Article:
The farmers' alliance. (Lincoln, Nebraska) 1889-1892, January 07, 1892, Image 6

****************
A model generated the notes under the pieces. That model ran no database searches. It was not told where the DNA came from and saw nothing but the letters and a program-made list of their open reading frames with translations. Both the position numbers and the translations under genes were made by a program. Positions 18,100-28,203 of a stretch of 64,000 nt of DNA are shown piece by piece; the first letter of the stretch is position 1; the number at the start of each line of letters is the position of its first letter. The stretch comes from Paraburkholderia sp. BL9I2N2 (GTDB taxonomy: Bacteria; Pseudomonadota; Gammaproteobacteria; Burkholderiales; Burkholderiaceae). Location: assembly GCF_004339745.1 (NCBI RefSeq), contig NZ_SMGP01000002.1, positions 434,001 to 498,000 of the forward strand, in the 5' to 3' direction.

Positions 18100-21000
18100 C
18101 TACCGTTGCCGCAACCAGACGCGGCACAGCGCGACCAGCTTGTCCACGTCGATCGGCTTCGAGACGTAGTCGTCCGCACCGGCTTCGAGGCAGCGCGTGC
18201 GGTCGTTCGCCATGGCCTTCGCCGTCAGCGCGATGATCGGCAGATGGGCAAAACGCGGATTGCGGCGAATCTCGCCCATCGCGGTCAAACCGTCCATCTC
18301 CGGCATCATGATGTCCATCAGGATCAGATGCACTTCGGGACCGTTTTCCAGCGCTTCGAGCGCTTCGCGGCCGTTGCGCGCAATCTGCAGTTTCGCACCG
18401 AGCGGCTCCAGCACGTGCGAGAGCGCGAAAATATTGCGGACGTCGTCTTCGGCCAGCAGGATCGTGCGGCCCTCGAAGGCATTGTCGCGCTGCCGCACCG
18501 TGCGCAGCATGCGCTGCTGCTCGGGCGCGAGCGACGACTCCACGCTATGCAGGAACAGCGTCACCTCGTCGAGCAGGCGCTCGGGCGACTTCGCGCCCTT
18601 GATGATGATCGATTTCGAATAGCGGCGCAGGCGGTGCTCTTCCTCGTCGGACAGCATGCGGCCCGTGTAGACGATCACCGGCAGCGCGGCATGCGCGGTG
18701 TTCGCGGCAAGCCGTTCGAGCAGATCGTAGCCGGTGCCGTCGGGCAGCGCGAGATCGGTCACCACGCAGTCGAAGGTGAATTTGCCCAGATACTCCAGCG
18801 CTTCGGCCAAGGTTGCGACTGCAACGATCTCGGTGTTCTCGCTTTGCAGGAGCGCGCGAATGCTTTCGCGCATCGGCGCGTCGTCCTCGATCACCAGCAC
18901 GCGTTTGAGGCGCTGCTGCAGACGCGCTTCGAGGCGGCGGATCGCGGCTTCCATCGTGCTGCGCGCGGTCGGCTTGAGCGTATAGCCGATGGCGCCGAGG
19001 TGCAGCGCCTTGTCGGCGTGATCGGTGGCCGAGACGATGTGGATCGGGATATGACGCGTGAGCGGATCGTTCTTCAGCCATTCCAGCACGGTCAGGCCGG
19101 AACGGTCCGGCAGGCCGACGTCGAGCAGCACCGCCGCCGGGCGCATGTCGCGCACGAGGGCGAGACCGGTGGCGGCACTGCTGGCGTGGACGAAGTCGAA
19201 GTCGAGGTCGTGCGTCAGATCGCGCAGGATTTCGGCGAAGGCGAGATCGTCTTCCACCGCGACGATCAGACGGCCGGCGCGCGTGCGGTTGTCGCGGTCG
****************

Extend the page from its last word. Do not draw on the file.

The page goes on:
a THE FAItMEllS ALLIANCE, INCOLX, NEB., 1HUHSDAY, JAN. 7, 1892. k ab Mi 5Kv - miefIer and all Ui others were completely nonplussed by thU nn- , expected reply. Sister Gootlinff had al- ; ways been a liberal piver of time and , money to all church work, and this was the first occasion she had Ter been known to refuso to subscribe to any kind of church ; fund. EeT. Whecdler end the others were at first inclined to doubt their ears, and felt that they surely could not hare heard aright, but finally they were convinced of the reality of the sister's words, and Ect. Wheedlcr said, I in great surprise: "Sister Goodinir. you surely do not mean that. You must not mean it. I , I am at a loss to understand you." . "I do mean it, Brother Whecdler," she said, in her calm, quiet way, "and I will I explain why: I am a firm believer in the church, and in its influence for good, and I have always attempted to advance its cause. I have made an effort to give something toward furthering every good work, and I would do the same to-day in this effort you are making, did I not feel that there is another purpose V which I can devote my small means more conscientiously. In the west there are thousands of people suffering for bread, and I conceive it my duty to give to them what 1 have to spare. Charity, it is said, begins at home, and I think charity and Christian duty are not far separated. I believe it our duty to look first after the suffering of our own land to feed the hungry and clothe the naked and take care of the heathen next. This is my opinion, and I do not set it op as a guidance to others. I merely propose to follow it myself, and the little I have to give shall go toward alleviating the sufferings of the starving settlers on the western prai ries." This proved a very bomb to the meet ing. The smile of self-satisfaction set on every face gave way to a look of astonishment, and the members looked inquiringly at each other. But on no one did it have such effect as upon Blatchford. Instantly he remembered that many of those poor settlers were suffering from the effects of his "long time and easy term" loans and his swindling boom scheme at Paradise Park, and for a little while his con science pricked him. A thought of his daughter, too, flashed through his mind, and for an instant ho wondered if she might not be one of those who were starvingone whowas ground down by another, even as hundreds were ground down by him. He never dreamed that she could be one of his own victims, lie began to feel a sense of shame and dread, and even a slight twinge of re gret, butthe ever alert Sarah saw how his mind was drifting, and thought fit to recall it, which sho did by saying: "The poor we have always with us, Sister Gooding, and I'm sure we are all ever willing to aid the needy. But what are the wants of the body as compared with the welfare of the immortal soul? Besides, there arc publio charities for the poor of our own land, and the gov ernment will see that nobody starves. We must not let trifles like this in fluence us from our duty as Christians. We are engaged in a good work and we must not turn aside from it" "So be it, Sister Blatchford," said Eov. Wheedlcr. "You speak with the spirit and the understanding. We are fishers for souls, and not feeders of the body. We have a higher and a mightier mis sion than that of catering to the appetite of the physical man. Our duty calls us above such." After a littlo further conversation of this kind in which each tried to con vince himself or herself that he or she was walking in the "narrow way," (he meeting at last broke up and Blatchford and his wife were left alone In the parlor, where for some time they remain d silent. Finally Blatehford spoke, no said: "The words of that woman have dis turbed me, Sarah, and I feel that I am to a great extent responsible for the sufferings of many of those poor peo ple out there in Kansas. I might have been more lenient with them and saved them the loss of so much money in that Paradise Park boom. Suppose Mary should be suffering at some other person's hands what my victims are Buffering at mine?" "Now, Hiram," said Sarah, "that is just your way. You allow your heart and feelings to accuse you of some great wrong, when you know you are not guilty of any. As a business man you have only done what you ought to do, and you have been a benefactor to those poor people. You have let them have money when they could not have gotten It anywhere else, and that was a great accommodation, I'm sure. You are not responsible for the seasons and the failures of crops, and all that, and you have no right to let your generous heart accuse yon. You are too con scientious, Hiram, for a business man- that you are." ' These words had the effect on Hiram (that the wily Sarah knew they would, and instantly he began to feel quite fond of himself and would have liked to hug himself to his own bosom. He chirked up at once, and thought that he had really rendered those poor unf ortu nate victims of his a great and lasting service by loaning them money at a rate 01 interest they could never pay. "As for your daughter," continued Daran, "wnen she wants your aia, or sympathy, even, she will let you know. Bemember, she went away from you of her own accord, and it is wrong for you to grieve your honest soul- on her ac count. You have performed a glorious part toward the church to-day, Hiram, and you must not let the happiness fol lowing that deed be clouded by such foolish regrets." And he did not for any gre at while. ; . CHAPTER XX. AUNT MITCHELL SPEAKS. I Hiram soon became as placid and self-satisfied as ever, and the next morning he went down town to his of flee with not a trace of the late dis turbance either showing in his features or rankling in his conscience. For several weeks everything went along smoothly with him, and every day he fell more and more in love with his charit able qualities and his Christian virtues. Hiram Blatchford -was not. a man to give way to any insignificant feeling, tfftClliWiiinw: and he did Dot allow conscience to de ter him for any great length of time, lie at one time felt that he hadn't al ways done just right, but he managed to shift the blame of his wrong actions to some other person's shoulders, and succeeded, to his own satisfaction, in exonerating himself completely. But another bombshell was destined to fall in the Blatchford camp, and it fell with terrible effect. This bombshell camcin the shape of an elderly maiden lady known as MissMitchell lilatchford. sister to Iliratn, who for some years had lived entirely isolated from her brother, 8h dneided to pay Hiram a visit, and, accordingly, one day some weeks after the Christian aid society meeting she alighted at Hiram's door. Hiram was not particularly glad to see his sister, for to tell the truth she had an uncomfortable way of speaking her mind that Hiram did not like. He distinctly remembered several occasions when she had freely spent her opinion of him and his way of doing, and she had not always considered him in the light of an injured innocent Ha knew that she would soon discover the relation existing between himself and his daughter, and he felt morally cer tain that her sympathies would be with the latter, and that a "blowing up" for him would be the result Sarah was not glad to see Miss Blatchford cither; and she not only shared in Hiram's feelings, but she was inclined to look upon any of his people s interlopers when they presumed to visit the house that ought to be sacred to the Spicklers. She feared, moreover, that this strong-minded woman would jar on her nerves, for she had under stood from her husband how Miss Mitchell was inclined to give vent in no uncertain terms, to her honest opin ions. Sarah felt that she was a good, saintly creature; yet she was not anxious that anyone should speak the truth about her In her presence. If she could have had her desire In the matter, she would have had Miss Mitchell's visit postponed indefinitely. Of course Hiram and Sarah made an effort to welcome her, but the effort was very much constrained, and was lacking in warmth and feeling. Miss Mitchell either did not notice this, or ignored it for reasons of her own, and proceeded to make herself at home in her brother's house after her own pe culiar fashion. Aunt Mitchell, as she was usually called by those who knew her well, was of a cold, taciturn disposition. She was distant and unsocial toward those who were her best friends, and toward strangers, or those whom sho disliked, she was frigid to the last degree. She hod a knack of forming a pretty correct estimate of people on first sight and her first-formed opinion of Mrs. Blatch ford was anything but flattering to that lady's Christian character. Mr. Blatch ford attempted to make up to her erratic sister-in-law, but on each occasion met with such a cold repulse that she soon gave up the effort Aunt Mitchell preserved a quiet cold dignity in her deportment to her brother and his wife, and avoided their society as much as possible. When she was forced into their presence, how ever, she maintained the bearing of one who is malting a strong effort to hold hersolf in check. By her constrained manner, sho not only succeeded in making an icy atmosphere in the house, but she caused tho household to feel uncomfortable, and gave Hiram a spell of nervous fits. Every one felt that she would not keep up this rigid deport ment for many days, and they were as sured that when she did break loose there would bo a terriblo explosion. Thus for a week Aunt Mitchell kept tho family on tho needles of suspense. Mrs. Blatchford grew so nervous in the meantime that every unusual noise caused her heart to cease beatincr. Blatchford worked himself up to such a point of uneasiness that he stood in mo mentary dread of some great misfor tune. As for old Mrs. Spickler. Aunt Mitchell knoclced her clear out of the ring at first sight The icy bow and the piercing look she gave that old lady on the occasion of their introduction was sufficient to terrorize her for all time to come. Mrs. Spickler was the possessor of considerable spirit and many peoplo had quailed before her gaze, but sho was not equal to Aunt Mitchell's cutting glance. She tried to avoid Aunt Mitchell's eyes after that first meeting, and if by chance she did catch a glance from them she wilted and shrank until she felt that sho was but an atom of humanity a mere speck of flush and blood. One morning the Blatchford house hold were assembled at breakfast when Aunt Mitchell came in a little lato. A glance at her face as sho cold ly nodded her salutation was enough to reveal tho fact that her feelings were struggling vehemently to break loose. bhe sat down to the table with a snap. and putting herself in the most rigid at- titudo, preserved a perfect silence. Blatchford was detailing to his wife the particulars of a plan for the repainting ana repairing of the church. "It can be done for a hundred dol lars," he said, "and that amount can be easily raised." "I should think so." replied Sarah. "ou will give something, I know." "cs, I have already subscribed twenty-five dollars. Ten for myself, ten tor you and hvc for mother." Aunt Mitchell said nothing lust then. but the corners of her mouth began to twitch and she jabbed her fork into the food viciously. Two or three minutes passed in perfect silence, then Aunt Mitchell laid her knife and fork down, drew a long breath, and said: "Hiram, you're a fool." The bomb had been discharged, and its effect was wonderful. Hiram sat with his knife and fork in hand, and with his mouth end evc3 open, trans fixed. Sarah turned all sorts of colors and trembled all over. Mrs. Spickler felt herself diminishing so rapidly that she thought sure she would disappear altogether in a little while. "Uiram, you're a fool," Aunt Mitch ell repeated after giving a contemptu ous glance around. "You're a fool and worse. You're a fool to think that you have got any religion. You're fool to be led by the nose, and you're worse than a fool to turn your home Into an asylum for these Pickles while your own child is an outcast in the world, without friends or money. I tell you, Hiram Blatchford, you haven't got as much religion as s buzzard, and you haven't got as much heart as a stone." Vhy why, Mitchell." nirara stam mered, having recovered a little from his astonishment "Don't 'why me, Hiram," Aunt Mitchell went on. "I know what I'm talking about and you know I do. The idea of you giving money to convert the heathen and paint the church and all Uiat sort of thing, when your own child may be starving for food. It's a shame and a mockery, and I wonder that God don't damn you for it The idea of you helping to convert the heathen! It's ridiculous. If there is a wild nigger In Africa that is any more heathenish toward his offspring than you are toward yours, then I vj God pity him. Oh you may wince, Hiram, but you ' HIRAM. YOU RK A FOOL!" know It's the truth I'm speaking. Do you suppose God Is going to give a place in Heaven to a man who has no place in his home or his heart for his own child? Not much He won't and you can't buy yourself into His favor, as you do into Wheedler's, with the gift of money. As I said, you are a fool and worse. Talk about your religion! .Why, there ain't a particle of it in this house, and there ain't a one of you that knows what Christianity is. Not a single one of all of yon knows any more about Christian ity than a pig." Aunt Mitchell cast a defiant glance around as she ceased speaking, and as she came to Mrs. Blatchford last, and noted the shamed look of that lady, she gave a contemptuous sniff. Hiram trembled with rage and shame. He re alized only too well the truth of his sis ter's words, but for all the world he wouldn't have acknowledged anything. With a great effort ho controlled him-, self to a certain extent, and with toler able firmness said: "Mitchell, this is mv house, and while you remain in it I wish you would show decent respect for my feelings and the feelings of my family." "I shall not remain in this house an other day, Hiram," Aunt Mitchell re plied. "I feel now, and I have felt from tho first, that I am not wanted hero. I could hardly hope to find a wel come to this house when your own child is not welcome, and I would not have remained here this long only I hoped to find an occasion for showing you what a fool you are. You have your Pickles about you and you aro happy. You give money to this thing and that thing and you imagine you are doing Christian duty. You listen to hypocritical professions at home and flattery abroad, and you think you are a good man. But mark my word, Hiram, tho day will come when, you will discover that you have woefully missed the Christian's walk In life. In the next world, If not In this, your neg lect of your daughter will rise up against you and make you wish you had never been born. Tho time will come when the compliments and flat teries of Whoedler and the Pickleses will not soothe your soul." But Mitchell, listen to me" niram began, only to be promptly shut up by his sister who went on: "There is no excuso for your conduct. Hiram, none at all. Your daughter may have done wrong In marrying against your will, but she could not have done greatly wrong, since you ac knowledge that John Green Is a good, honest sober, Industrious man. But wrong or not her crime was not so great that you were warranted in mak ing her an outcast while you fill your house with those who care for you only so far as your dollars and cents go. Do you think God will forgive you and take you to His bosom so long as you remain oblivious to your daughter? Never, never. If you ever expect to get to Heaven take some of the money you are subscribing here and there, and devote it to your child's needs. Better a thousand times let the church go uupaiuled than to let that child suffer one. moment from want Now I've had my say, Hiram, and 1 hope my words will set you to thinking and acting more like a Chris tian and less like a heathen, and that before you throw away another dollar In the useless effort to buy favor of God, you will act tho part of a civilized father. 'Woo unto you, Pharisees, hypocrites." Having thus brought her lecture to a finish and feeling her soul relieved of a mighty burden, Aunt Mitchell arose from her scat and, giving a withering look of scorn and pity to those at the table, swept from the room, and an hour later left Blatchford's house. His sister's words had a telling effect on Blatchford. They cut him deeply, and he could not rid himself of tho uncom fortable feeling they awakened. He realized the truth of her words, and ho grew small In his own estimation. IIo understood fully the futility of his liberal financial gifts to the church and the heathen, and he was less Inclined to praise and pat himself than he had been for a long time. Sister Blatchford tried her old tactics to rally him, but they lacked their old-time efllcacy, and he left the house that morning in a 6ad, dejected state of raind. , Reaching his ofilco he plunged into his business duties with unusual ener gy, and for a littlo while held to them; but soon his thoughts wandered back to the scene at home, and between him and his papers there flitted pictures of his child. Now he saw her face, pale, sad and sunken, looking reproachfully into his eyes, and again he caught a glimpse of her form, no longer rounded and plump as of old, but an emaciated skeleton, telling only too well the story of want and suffering". For an hour or more he tried to banish his daughter from his thoughts and concentrate his mind upon the business he had in hand, but in spite of all his efforts pictures of his child would dance across bis papers -dg&lfl to distract him and add to his seif accusatkms. At last finding that it was impossible to control his wandering thoughts and fix them where he wished, and being unable to longer endure the thoughts his fancy bred, he threw down bis pa pers and pen and fled from the office. He walked madly down the street hav ing no idea of his destination, having no care for his course, intent on but one thing, and that was to escape the thoughts that haunted him. On and on he walked until he passed through the town and out into the country, nor did he halt until he came to the river bank ' Then he sat down, and removing his bat felt his burning, throbbing brow. "My God, my God," he murmured, what have I done! My poor, lost child, how could I ever forget you so! How have I forgotten your mother and my promise to her. Ob, God, spare me and let me live to undo what I have done. Let me but see my child once more and receive her forgiveness for all of my neglect and cruelty." A long time he sat there gazing down into the deep flowing water, and more than once he was inclined to throw him self into the current and find relief at once for his tortured souL There, he thought he could escape the awful thoughts that haunted him, and he fancied that the cold water would be welcome to his burning brow. But finally the desire to see his daughter once more and atone to her for his cruel neglect got the better of him, and he arose and went toward his of fice. As he walked unsteadily back ho wondered why people stared at him so, littlo dreaming what a change a few hours of mental anguish had worked in his outward appearance. He did not know that his face had become hag gard, and his eyes bloodshot. He did not rcalizo that the fires of hell that burned within him had scorched and seamed him outwardly. He was nearing his office when he met Rev. Whecdler, and that gentle man instantly noted the great change in his valued parishioner, and imme diately sought to assist Brother Blatch ford home. Ho approached to take the old man's arm, but Blatchford waved him off, and almost fled from the spot His action surprised Rev. Whcedler beyond anything, and he left that gen tleman perfectly dumfounded. Rev. Wheedlcr looked after the fleeing figure for an instant undecided what to do, but finally he concluded to follow. After a chase of a couple of blocks he caught up with Blatchford. "Brother," he said, "you aro ill. Al low me to see you home." "Don't touch me," Blatchford fairly shrieked as bo glared viciously upon the minister. "Don't come near me. You helped to do It Go away from me. My child Is dying of want I feel it I know it And you helped to lead me away from her and blind me to her rights and claims. Don't speak to me again. I want my poor, wronged child, and I'm going to find her." Then, before the astonished minister could collect his scattered senses, the old man was gone. Ho passed around the corner and entered his office, where, sinking into a seat he buried his face in his hands and wept "Oh, my God, my God," he groaned "what have I done? How cruel, how heartless have I acted toward my own flesh and blood my only child. How blind and brutal I have been, and how bitter is the awakening to the enormity of my sin. Oh, for one sight of my child, ono word of forgiveness from her lips. I must find her. I must search tho country from end to end for her." At that instant the door opened and a clerk came in. He approached the old man diffidently, for he could not help seeing the great change that had come over him. Ho laid a telegram on the desk and without a word withdrew. "DON'T COME NEAR MT5 !" Blatchford opened the telegram at once and read: "Come immediately. Do not delay under any circumstances. The most important matter of your life. Come quick. Scraoos." The old man sprang to his feet in an instant and rushed wildly out CI1APTER XXI. GREEN SEEDS MORS MONEY AND GETS IT. Louisa thought it best to say nothing to her parents of Harry Pearson's pro posal. Shivery naturally concluded that the matter was at an end, and knowing the anxiety that weighed on her father's mind already, she was loth to add anything to it. John had not forgotten Scraggs' words, but after watching Pearson closely on the occasion of his visits, saw nothing to warrant him in adopting Scraggs' Idea. Ills deport ment was always that of a perfect gen tleman, and there was absolutely noth ing in it to indicate any intentions, honorable or otherwise, rclativo to Louise. Two weeks passed quietly away after Harry's proposal, and during the time he made several visits to Green's, al ways bringing with him some delica cies for the sick woman. He often ex pressed a wish to render John more, substantial aid, and John had always accepted the wish for the deed. Dr. Bascom mado regular daily visits to his patient, but as yet the improve ment in her condition was scarcely per ceptible. Tho fever was losing Its power, it 13 true, but It had had a long run, and her blood was burned up by it and she was "weak and feeble. "Sho is in a fair way to recover," the doctor announced; "but sho is so near tho verge of the grave that it would require but little to place her in it. Sho needs strength, and we must endeavor to build up her constitution. Good food is the thing she stands most in need of now good, wholesome diet and plenty of it" "Yes," said John, "but that, I fear, I shall not be able to give her. 1 have raised the last dollar that I can raise mortgaged everything that I can mort gage, and now it is all gone, and there is not a morsel of food in the boose. I ' don't know what in the name of God I am to do next I cannot sit here and see my wife die of hunger, and I know of no way to prevent it What am I to do, doctor? What can I do?" Green," replied the doctor, "if I could I'd help you. But I can't I am working for nothing, for my patients have no money to pay me, and I have scarcely enough to live on. I haven't a dollar. If I bad you should have a part of it But I'll see if I can't manage in some way to raise some money for you. I don't know what success I'll have, and I can't encourage yon to hope for anything. I can only try. It is not necessary for me to come and see the patient again for several days, but if I am so fortu nate as to do anything for you I'll coma at once." "Thank you, doctor," said John fer vently as he clasped the old doctor's band. "You have already placed me under a world of obligations to you, and if I am never able to repay you, God will." "Oh, never mind that Green," the old man said, "never mind about that We're all human. beings, and I am no more than human in doing what I do. There's nothing in it but what anybody ought to do." "Perhaps not," said John, "but it's what few do nevertheless. My heart is full, doctor, and I cannot express my feelings. But this I can say: You have done more for us than any other per son on earth, and my heart my thanks and my prayers are yours. You came to us a stranger, and you have been a source of light to us. You have stood by us like a brother, and you have saved the life of my dearest one. God bless you, doctor, God bless you." John could say no more, for his feel ing overmastered him, and he broke down completely. The old doctor was seriously disturbed, and for awhile he fidgeted about nervously. He was a modest man, and whatever good dees he performed were performed solely for the good there was in them, and not for the sake of the praise they might bring him. He had acted the part of a friend to John Green and his wife simply because he felt it his duty. "Green," he said, laying his hand on John's shoulder, "don't talk that way. Let's not make any fuss over trifling matters liko that. I'm glad my efforts in this case have not been unavailing, and I hope your wife will soon be recov ered. Now, see here, you must make an effort to get a little money, and I'll make an effort and between us I think wo may be able to accomplish something. Continue my remedies ac cording to directions, and if anything happens before I return, let me know." And with that the old doctor went away, followed by a thousand bless ings that flowed from John Green's heart Tho next day John went over to Magic City to see what he could do in the way of raising money. He first went to Mills' office, and after a long wait secured an audience with that gentleman. He laid his condition be fore Mills in its true light and begged for a small advance on his loan. "I would bo glad to accommodate you, Green," Mills replied, "but I find it Impossible to do so. I let you have at first entirely too much money on your security, and I am fearful that I shall not be able to recover on it I can't advance another dollar." "But I must have it Mills. I cannot let my wife die for the want of food.' Do you understand?" "I understand perfectly,' Mr. Green, but you should remember that this is not a place of charity but a place of business. I cannot undertake to bear other people's burdens, nor to furnish food to the hungry. I am not responsi ble for tho suffering among the set tlers, and I cannot afford to give away everything I possess to alleviate it. As I said, I am sorry for you and sympa thize with you. Good day." John attempted to speak further, but Mills hurried him out of the office, say ing: "There are customers in waiting, Mr. Green, and I have no time to waste." John next visited the bank but met with no success there. Then he tried all the places where there was a bare hope of getting money, but his efforts were all unavailing. There was but one chance left and he would try that So, with faltering courage, he went to the office of Mr. Scraggs. "Scraggs offered to aid me once," John thought, "and perhaps he will do it now. I can try him at least." But when ho reached Scraggs' office he found a young man in charge, and Scraggs was nowhere about; and to his inquiry for Scraggs the young man gave Green this answer: "Sorry you were not a few minutes earlier, Mr. Green, as Mr. Scraggs has just gone away. There goes his train now. He will not be back for near a week." For an instant John stared blankly at the young man, and his head reeled and he felt as If the earth was slipping from under his feet His last chance for raising money was gone.and he saw nothing before his sick wife but death from want Tho clerk noticed John's manner and was alarmed at It "Mr. Green," he said, "you are not well. Take a seat and rest a moment Can't I do something for you?" "No," replied John, as he dropped into the nearest seat "I will be all right in a moment" There was more than disappointment and discouragement ailing John. He was sick, weak and hungry. For days "GREEX, DON'T TALK THAT WAY." he had overtaxed his strength in caring for his sick wife. IIo had gone on short diet had lost sleep night after night He was pale, haggard and aged. Ho was sick in body as well as souk "Was your business with Mr. Scraggs very particular?" the clerk asked, when John recovered himself a little. Yes,' said John, it Is a matter of great importance to me." And he stated the object of his visit and told some thing of the necessity that forced him to seek the loan. "I wish you had come before Mr. Scraggs left" the clerk replied, "for I am sure he would have given you the assistance yon want But it is too late now. He has no money here that I can handle or I would take the liberty of making the advance. If yon can get along for a few days, however, I am certain yon can count on him for the favor when he returns." "If I can do no better I shall have to wait" John replied, as be left the of fice, "but God onl7 knows bow we are to keep the breat j of life in us unless we have food." John returned to bis team to go home, but the thought of going back with no money or provisions was a great disappointment to him, and he could hardly make up his mind to it He sat down by his wagon and gazed vacantly across the street at the display of goods in front of a grocery store. "There is plenty over there," he thought "to keep off suffering, yet for the want of a few dollars I must go hungry while my wife dies of want I cannot go back to my borne empty handed and sit down there to wait for starvation. There is food in the land and I must have it God forgive me, but if I can steal some food I'll do it" (Continued ) THE ALLIANCE. The Cotton Plant: In this hard time when all seems dark, many will be tempted to let their subscription lapse. Don't do it that is precisely what the enemies of the Alliance want If they can keep you from attending your Al liance and reading Alliance literature, they will easily control you. The Pioneer Exponent: "Wall street bas dictated every national Democratic platform since 1868, and every Republican platform since 1856. and as a matter of courso will do so in 1892." And the people must see to it that Wall street and all parties are beaten in 1892, who, for office, submit to its dictation. The Alliance Farmer: All the dif ference in the so-called Democratic and Republican party is 6 per cent on the tariff, a difference that is hardly perceptible. They are together on contraction of the currency, demonet izing of silver, monopoly, trusts, com bines, etc., etc. How much longer can the people be fooled by this bogus tariff quetion? The Southern Alliance Farmer: Al liancemen, loyal patriots, who dare to breathe your part of freedom's air, are you not disgusted with the insane big otry with which you are being de nounced? Doe3 not tho frown of con tempt mantle your brow and a sicken ing pallor of disgust overspread your countenance when your right to exer cize the privileges cf an American citizen is so ruthlessly callod in ques tion? Does not the fountain of patri otism within your bosom roll and surge iu a vain effort to drift beyond the grinding Intolerance of those who have never studied the primer of American liberty? The Hoosler Tidings: There is no comparison between the oppressed farmer and unfortunate business man or unsuccessful speculator. Few give up the farm while there is a ray of hope for its redemption. The farmer must keep up his farm, make his liv ing and pay taxes and running ex penses out of what he produces. Quite different with those whose in come Is collected along the lines of supply. By combining with their fel lows thoy can lessen competition and soli at a fair margin, or manipulate the market so as to purchase at prices which will insure a fair remunera tion; but the industrious farmer, the skilled artisan and day laborer are by force of circumstancos compelled to enter the market of the world in com petition with the oppressed of every clime. J. I PARR & PAINTERS, 2045 M Street, Lincoln, Neb. Use Howail's Gream or Soses. m 2 U o u u a cu The most exquisite preparation for the skin. Cures Chapped Hands, Chafed or Scalded Skin. Removes Tan, Freckles and Sun Burn. Perfectly harmless. Excellent to use after shaving. The Iowa Steam Feed Cooker. The most practical, bo out convenient, most eoonomi ral, and in everyway the BEST STEAM FEED COOK KK MADE. A glance at the construction or It is (tnntiffti ti .itninnn 1 1. - r- w vviiiiucD HUT H man that It In t . vwci. ror descrip tive circular! i and prices apply to Martib a Morrlssy Mf'gOs Omaha, eb. 26tf Scientific American Agency for r CAVEATS, k TRADE MARKS. DESICN PATENTS jRftr"' rd freo Handbook writo to . t0M m Bhoadway, Nkw York. SLiriro?Vor8ecur,n Pa" America. i T.erTffTt tRkPn out r I" hronjrht before llie public by a notice 4ven free of cuaie in Ihe rt 2JT,'i"i!n If m scientific naiwr in f ho V.l "X months. Address MftN'N i CO. riilimiuiiis,8(a Broadway. Kew iort ' SI 1 -A Ktlc U CmI Ceismert. r k.M kn hla ta complete arranff- -.- kmi wa in better ab.t than we have been heretofore to male satisfactory prices on au rraaes Canon City and Trinidad coal, as well as the best grades of Northern Colo rado coal, over any line ning out of Denver or Pueblo. Their capacity is sufficient to guvsatce prompt shipment. I will keep pur chasers posted on prices upon applica ti9n. Tho lowest possible wholesale rates are obtained. Cash must accom pany all orders. J. W. HARTLEY, iaw Lincoln, Neb. For the Germans. Tho firat mnA nnlv wnrlr PTPr written on currency reform in German is "Geld" by Robert Schilling. It is a translation and enlargement of his"Silver question" and sure to make converts The retail price is 25 cents, but it will be furnished to reform organizations and agents at a greatly reduced rate. A sample copy will be sent ior la cents, auui bss Alliance 1 lb Co., 20tf Lincoln, Neb. THE FARMER'S SIDE. " Where we are, how we got here, and the way out," By Hon. W. A. PEFFER, V. S. SIHATOB VBOX KAHUS. ISmo, cloth - - Price, 1.00. Then is demand for a comprehensive and authoritative book which shall represent the farmer, and set forth his condition, the Influ ences surrounding him, and plans and prospects for the future. This book has been written by Hon. W. A. Peffer, who was elected to the , United States Senate from Kansas to succeed Senator Ingalla. The tide is Tus Fakmeb's 6idi, and this indicates the purpose of the work. In the earlier chapters, Senator Peffer de icribes the condition of the fanner in various parts of the country, and compares it with the condition of men in other callings. Be carefully examines the cost of labor, of living, the prices of crops, taxes, mortgages, and rates of interest. He gives elaborate tables showing the increase of wealth la railroads, manufactures, banking, and other forms of business, and he compares this with the earnings of the fanner, and also wage-workers in general. In a clear, forcible style, with abundant citations of facts and fig ures, the author tells how the farmer reached his present unsatisfactory condition. Then fol lows an elaborate discussion of " The VTay out," which is the fullest and most authoritative pres entation of the aims and views of the Farmers' Alliance that has been published, including full discussions of the currency, the questions of interest and mortgages, railroads, the sale of crops, and other matters of vital consequence. This book is the only one which attempts to cover the whole ground, and it is unnecessary to emphasize its value. It is a compendium of the facts, figures, and suggestions which the farmer ought to have at hand. Tus Farmer's Sidk has just been issued, and makes a handsome and substantial book of 2S0 pagos. We have arranged with the pub lisher. for its sale to our readers at the pub lishers' price. The book may be obtained at our office, or we will forward copies to any ddress, post-paid, on receipt of $1.00 per copy. Address ALLIANCE PUB. Co., Lincoln Neb. H. E. BAILEY, Wholesale Commission IviEpci-iANT. DEALER IN Butter, Eggs, Poultry,Potato8s AND BAILED HAY. 23m6) 1326 U Street, Lincoln, Neb. ALLEN ROOT GEO. S. BRQWtf, Stock Agt. Neb. State Fnrmerly Sales Farmers' Alliance. man A.L.8.C. Co. Office and Financial M'gr. Salesman. SKIP YOUR OWN STOCK. LIVE STOCK Commission Mernhasts, Boom 34 Exchange Building, South Omaha, Nebraska. Before you ship send for the market. RFFERKKCES. First National Bank of Omaha. U-tf Commercial National Bank. Omaha. Packers National Bank. Omaha. Nebraska Savings and Exchange B'k, Omaha. Central City Bank. Central City, Neb, PENSION THE DISABILITY BILL IS A LAW. Soldiers Disabled Since the War are Entitled. Dependent widows and parents now depend ent whc8e sons died Irom effects of army service are included. If you wish your elain. speedily and and suecpssfully prosecuted, Late Commissioner JAMES TANNER of Pensions. 47-1 y Washington, D. G. THE PERKINS WIND MILL. NO DOUBT SiWi nam. a tm THEPEHKINS T thi Lightest Rnnnlnr Wind Aim now Made. I BUY IT I TRY IT I t(?iwiy5B.Sf 8ueceB in the manurau. ture of Wind Mills, we have lately made a complete ehana-o In our mill, all parte being . ,1, 8ir?nsrer nd better proportioned and a self lubricant bsfnlna; placed in all boxes to save the purchaser from climbing hig-h tow ers to oi lit. The same principal f self g-ov-fJw'!?JSt?L?5iv3ver' Ptofthe Mill rul. y WARRANTED, and wia run without mak ing a noise. The reputation gained by the Perkins Mil in t-he past bas induced some unscrupulous persons to imitate tht mill and even to take our name and apply it to an inferiormill Be not deceived, none genuine unless stamped as below. We manufacture both pumping and geared mills, tanks pumps etc,, and gen eral Wind Mill supplies. Good Agents want ed. Send for catalogue and prices. (Mm rjSUKINS, WLU MILL ft AX CO., .. , , . Mishawaka, lnd. Mention Farmers' Alliance. SCIENTIFIC GRINDING MILL. I BEST MILL on Earth. Safety Bottom nd Pin Breaker to nrevent accidents. KeversiMe, Self-sharpenmg Crmdma Plates. SKXT OX TRIAL with all o ?. SAVES 25 to 50 per cent, (rinding Fiwd. Fully Kunrmntved. tVSend for illustrated Catlor.i8 SuiW SWEEP MILLVr THE SOOli SlfU. CO., Sringf.eld, Ohio.